Therefore, such democratic values in families and influences of socialist ideologies result in a tendency to believe in the equality of individuals, but they possess minimal respect for status and authority (Pines & Zaidman, 2003). The majority of Israeli Jewish youth serve time in the military and this action has a strong effect on these youths and this strengthens the dependence of peers. This plays a role in why Israeli youths rely on close peers first when suffering from distress. Relevant research also provides data that asserts that Israeli adolescents have strong peer and family support systems. Israeli Jews share the belief that trials and tribulations in life help shape an individual’s personality. As for developing a mature identity, a solid inner core enables personal strength; that is a key component for developing such of an identity. These types of values are encouragements for Israeli Jews when accepting any challenge, confronting any problem, and enable them to favor direct and active coping (Pines & Zaidman, 2003).
Studies comparing Israeli Jewish and Palestinian Muslim Arab adolescents’ showed that Israeli Jews have less closeness to their parents than their Palestinian Muslim Arab counterparts and Israeli Jewish boys believe that their family structure is less cohesive than that of Arab families. Family adaptability is at higher levels with Israeli Jewish families (Pines & Zaidman, 2003). However, Palestinian Muslim Arabs share strong affiliations with families and extended families. Such, as with neighbors and the community in regards to a sense of belonging, support, mutual trust, commitment, and cooperation, and solidarity. They also, prefer a collective and family orientation instead of an individualized orientation regardless of a conspicuous process of modernization. Pines and Zaidman (2003), “many traditional notions of family life persist, including patriarchal patterns of authority, sharply delineated gender roles, conservative sexual standards, the importance of self-sacrifice for the greater good of the family, and the importance of honor and shame as regulators of moral norms and emotions” (p. 467).
Traditional Arab society defends the individual and provides needs for individuals by making use of social networks of family members. However, another individual’s position of power, age, and gender undermines the other individual’s welfare in certain circumstances. In Palestinian Muslim Arab families and extended families, interdependence is shown through housework, childcare, social and economic support (Pines & Zaidman, 2003). Any probability of a family not providing support for a family member is a serious threat. With a disposition of distrust in government service agencies, Arab families underuse professional counseling services. This is because of Palestinian Muslim Arab families’ cultural interdiction in opposition of revealing family affairs to nonfamily members and doing so is unacceptable and brings shame to who do reveal family affairs. Since Palestinian Muslim Arab families have a substantial network of social support, any personal and family problems are kept within the families.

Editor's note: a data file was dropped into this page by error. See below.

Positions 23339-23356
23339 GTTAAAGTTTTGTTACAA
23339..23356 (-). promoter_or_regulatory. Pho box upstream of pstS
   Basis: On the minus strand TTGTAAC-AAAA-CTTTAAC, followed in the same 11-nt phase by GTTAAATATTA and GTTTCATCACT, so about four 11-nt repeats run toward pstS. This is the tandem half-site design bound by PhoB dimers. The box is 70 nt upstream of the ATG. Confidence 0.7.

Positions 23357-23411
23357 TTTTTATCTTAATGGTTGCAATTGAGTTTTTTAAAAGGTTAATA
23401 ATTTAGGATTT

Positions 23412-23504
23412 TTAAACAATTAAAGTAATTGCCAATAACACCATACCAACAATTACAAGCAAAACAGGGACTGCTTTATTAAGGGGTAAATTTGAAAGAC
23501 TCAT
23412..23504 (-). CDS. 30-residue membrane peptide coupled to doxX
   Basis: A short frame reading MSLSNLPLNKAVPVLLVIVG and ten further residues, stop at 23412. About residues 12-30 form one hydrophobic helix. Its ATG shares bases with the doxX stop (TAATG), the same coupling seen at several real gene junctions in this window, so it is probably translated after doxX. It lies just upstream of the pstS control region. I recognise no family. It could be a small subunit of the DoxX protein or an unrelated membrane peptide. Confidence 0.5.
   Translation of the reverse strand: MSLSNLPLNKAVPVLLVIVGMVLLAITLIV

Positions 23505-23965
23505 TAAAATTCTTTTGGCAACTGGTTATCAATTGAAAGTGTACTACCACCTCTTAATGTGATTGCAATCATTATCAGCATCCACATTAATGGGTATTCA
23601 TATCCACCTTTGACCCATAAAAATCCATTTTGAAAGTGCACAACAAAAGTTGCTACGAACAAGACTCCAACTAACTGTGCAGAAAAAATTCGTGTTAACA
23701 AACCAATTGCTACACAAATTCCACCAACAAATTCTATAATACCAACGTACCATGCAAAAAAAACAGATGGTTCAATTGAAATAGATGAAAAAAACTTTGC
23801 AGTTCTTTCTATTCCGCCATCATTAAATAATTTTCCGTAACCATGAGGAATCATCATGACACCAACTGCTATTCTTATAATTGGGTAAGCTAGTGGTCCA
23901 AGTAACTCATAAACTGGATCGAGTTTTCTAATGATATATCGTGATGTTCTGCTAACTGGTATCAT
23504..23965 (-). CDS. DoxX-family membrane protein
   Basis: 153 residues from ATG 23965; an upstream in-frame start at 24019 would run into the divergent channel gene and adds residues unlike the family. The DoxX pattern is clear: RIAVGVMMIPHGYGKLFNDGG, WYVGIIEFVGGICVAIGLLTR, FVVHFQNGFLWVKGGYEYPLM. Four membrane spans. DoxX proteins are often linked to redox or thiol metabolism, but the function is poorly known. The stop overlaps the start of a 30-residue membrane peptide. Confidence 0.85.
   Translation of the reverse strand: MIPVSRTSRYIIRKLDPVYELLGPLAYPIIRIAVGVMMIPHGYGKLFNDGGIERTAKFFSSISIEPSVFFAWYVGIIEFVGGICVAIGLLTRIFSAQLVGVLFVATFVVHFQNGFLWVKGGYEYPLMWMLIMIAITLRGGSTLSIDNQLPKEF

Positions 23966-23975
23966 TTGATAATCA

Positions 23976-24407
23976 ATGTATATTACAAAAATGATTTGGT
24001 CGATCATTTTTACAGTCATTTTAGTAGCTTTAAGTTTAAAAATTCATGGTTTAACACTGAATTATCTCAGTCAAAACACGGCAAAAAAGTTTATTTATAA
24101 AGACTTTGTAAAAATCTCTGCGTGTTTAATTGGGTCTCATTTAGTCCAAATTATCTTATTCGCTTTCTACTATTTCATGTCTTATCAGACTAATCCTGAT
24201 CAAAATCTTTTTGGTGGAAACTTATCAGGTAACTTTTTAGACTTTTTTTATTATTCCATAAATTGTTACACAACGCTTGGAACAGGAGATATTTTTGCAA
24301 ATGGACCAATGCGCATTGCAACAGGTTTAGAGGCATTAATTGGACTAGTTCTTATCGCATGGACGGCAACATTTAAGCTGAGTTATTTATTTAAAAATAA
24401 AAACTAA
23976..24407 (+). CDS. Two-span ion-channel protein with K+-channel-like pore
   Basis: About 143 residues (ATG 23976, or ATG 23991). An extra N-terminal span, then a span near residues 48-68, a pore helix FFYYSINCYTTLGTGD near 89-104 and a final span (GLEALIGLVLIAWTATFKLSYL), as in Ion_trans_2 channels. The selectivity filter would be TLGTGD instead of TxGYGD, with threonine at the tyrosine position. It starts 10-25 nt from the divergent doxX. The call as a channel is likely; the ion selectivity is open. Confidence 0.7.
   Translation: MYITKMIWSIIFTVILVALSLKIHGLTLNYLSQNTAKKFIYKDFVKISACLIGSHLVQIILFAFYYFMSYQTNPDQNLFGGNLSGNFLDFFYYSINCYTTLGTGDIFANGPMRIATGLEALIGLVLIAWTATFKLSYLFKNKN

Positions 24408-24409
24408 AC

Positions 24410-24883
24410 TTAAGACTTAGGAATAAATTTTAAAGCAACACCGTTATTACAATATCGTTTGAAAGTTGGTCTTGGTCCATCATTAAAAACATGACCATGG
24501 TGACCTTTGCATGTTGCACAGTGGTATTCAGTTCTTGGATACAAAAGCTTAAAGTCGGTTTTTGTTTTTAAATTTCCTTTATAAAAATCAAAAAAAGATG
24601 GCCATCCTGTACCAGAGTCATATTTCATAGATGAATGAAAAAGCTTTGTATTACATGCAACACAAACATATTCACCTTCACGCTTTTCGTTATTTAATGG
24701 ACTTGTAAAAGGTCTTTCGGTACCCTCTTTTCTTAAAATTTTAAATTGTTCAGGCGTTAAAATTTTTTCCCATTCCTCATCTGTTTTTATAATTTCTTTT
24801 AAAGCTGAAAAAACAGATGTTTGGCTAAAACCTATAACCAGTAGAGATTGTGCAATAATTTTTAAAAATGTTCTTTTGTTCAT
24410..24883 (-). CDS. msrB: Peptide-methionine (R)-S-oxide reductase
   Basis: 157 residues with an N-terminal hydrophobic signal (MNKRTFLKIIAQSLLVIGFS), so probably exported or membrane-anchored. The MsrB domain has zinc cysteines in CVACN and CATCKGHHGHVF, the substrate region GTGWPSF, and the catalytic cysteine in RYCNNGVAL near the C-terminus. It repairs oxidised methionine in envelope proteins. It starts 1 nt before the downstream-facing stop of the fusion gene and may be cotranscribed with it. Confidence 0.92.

Also, Palestinian Muslim Arab individuals learn to be patient when facing difficult situations, emotional needs do not require any intervention, and they have a belief of “fate” as a predetermined occurrence. Israeli Jews and Palestinian Muslim Arabs share few similarities, but many differences exist between these ethnic groups.
In regards to the Israeli-Palestinian conflict, Israeli Jews and Palestinian Muslim Arabs’ behavior and or attitudes center on their religious doctrines. Both ethnic groups are religiously observant traditionalist. They strictly follow their own religious doctrines and devoutly follow the rules of their own respective religions and adhere to religious norms; which also shapes their behaviors and attitudes. As a result of this, there is minimal chances that either ethnic group will change their behavior or attitudes to conform in order to decrease the nature of their conflict; let alone cease this conflict.
Also, what contribute to this conflict are the perceptions that Israeli Jews and Palestinian Muslim Arabs have for one another. These perceptions of one another usually stem from biased stereotypes. Perceptions from the standpoint of Israeli Jews are that Palestinian Muslim Arabs are members of left-wing nationalistic groups, while the perceptions of Palestinian Muslim Arabs are that Israeli Jews are members of right-wing nationalistic groups. However, through questioner samples only 15% of Palestinian Muslim Arabs identify as right-wingers, while 50% identify as left-wingers. On the other hand, only 15% were right-wingers and 40% were left-wingers (Shamir & Sullivan, 1985). Another social perception that contributes to this conflict is the perceptions that religious differences exist and that their religious ideologies are far from related to each other or dissimilar.
Shiraev, E., & Levy, D. (2010). Cross-cultural psychology: Critical thinking and contemporary applications (4th ed). Boston: Pearson/Allyn Bacon.
Shamir, M., & Sullivan, J. L. (1985). Jews and Arabs in Israel: Everybody hates somebody, sometime. Journal of Conflict Resolution, 29(2), 283-305. Retrieved from http://search.proquest.com/docview/617071220?accountid=458